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Outlook for the Texas EconomyOutlook for the Texas EconomyLuis Torres, Wesley Miller, and Paige Silva2019-09-16T05:00:00Ztechnical-report
Texas Economy

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July 2019 Summary1

Texas' economy remained robust in the longest U.S. economic expansion on record, reaching 121 consecutive months of growth. Crude oil prices remained low but saw some improvement, while gas prices may rise in the third quarter as pipeline capacity increases. Stable hiring failed to stimulate real earnings, however, unemployment hovered at historical lows. Housing sales trended upward amid healthy economic conditions and falling mortgage interest rates. Real commodity and manufacturing exports improved, but the slowing world economy and escalating trade tensions continue to threaten the Texas economy.

The Dallas Fed's Texas Business-Cycle Index revealed healthy economic activity, accelerating 5.3 percent on a seasonally adjusted annualized rate (SAAR). Strong labor market conditions upheld growth in the major metros. Both Houston and Fort Worth's metric matched the statewide measure. The Austin and Dallas indices indicated robust economic conditions, increasing 8.5 and 6.3 percent SAAR growth, respectively. Activity in San Antonio registered 2.4 percent growth amid more moderate hiring.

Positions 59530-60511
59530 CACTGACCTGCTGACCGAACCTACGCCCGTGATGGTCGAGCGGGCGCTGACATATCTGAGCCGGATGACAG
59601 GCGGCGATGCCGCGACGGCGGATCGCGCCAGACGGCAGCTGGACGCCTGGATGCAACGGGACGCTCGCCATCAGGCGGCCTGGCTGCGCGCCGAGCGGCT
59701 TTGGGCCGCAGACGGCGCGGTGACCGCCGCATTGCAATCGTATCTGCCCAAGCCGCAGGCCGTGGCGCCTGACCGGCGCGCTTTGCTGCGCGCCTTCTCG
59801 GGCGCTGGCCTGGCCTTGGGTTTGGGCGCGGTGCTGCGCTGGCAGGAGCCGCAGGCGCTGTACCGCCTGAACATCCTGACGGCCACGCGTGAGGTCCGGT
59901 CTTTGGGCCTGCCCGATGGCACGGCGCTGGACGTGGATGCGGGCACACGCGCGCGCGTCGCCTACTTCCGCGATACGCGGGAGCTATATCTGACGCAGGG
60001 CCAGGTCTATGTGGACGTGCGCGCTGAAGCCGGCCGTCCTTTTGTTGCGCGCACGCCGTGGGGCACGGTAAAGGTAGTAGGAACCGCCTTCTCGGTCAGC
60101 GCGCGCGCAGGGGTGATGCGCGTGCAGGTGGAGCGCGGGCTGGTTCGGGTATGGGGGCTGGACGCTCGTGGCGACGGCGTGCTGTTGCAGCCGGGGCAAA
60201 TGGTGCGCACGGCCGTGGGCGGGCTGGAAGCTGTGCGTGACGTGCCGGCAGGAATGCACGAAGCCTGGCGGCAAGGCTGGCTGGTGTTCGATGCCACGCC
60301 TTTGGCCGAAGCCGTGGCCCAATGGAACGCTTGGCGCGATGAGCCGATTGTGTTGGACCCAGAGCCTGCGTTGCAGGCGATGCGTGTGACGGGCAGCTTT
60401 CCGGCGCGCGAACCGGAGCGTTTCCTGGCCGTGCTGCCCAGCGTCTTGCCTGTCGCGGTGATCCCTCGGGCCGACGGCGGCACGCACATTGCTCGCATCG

The Texas Leading Economic Index (a measure of future directional changes in the business cycle) inched up slightly as unemployment claims retreated and oil prices rallied. Moderation in the national economy, however, may dampen state growth in the second half of the year. The Texas Consumer Confidence Index surged 11.6 points to reach the highest level since oil prices slid in October 2018.

The extended business-cycle expansion and relatively strict lending standards kept the national foreclosure inventory below 1 percent in 2Q2019 for the third straight quarter. Texas' foreclosure inventory hovered around levels unseen since before the oil bust in the 1980s at just 0.6 percent. These conditions corroborate the current health of the economy.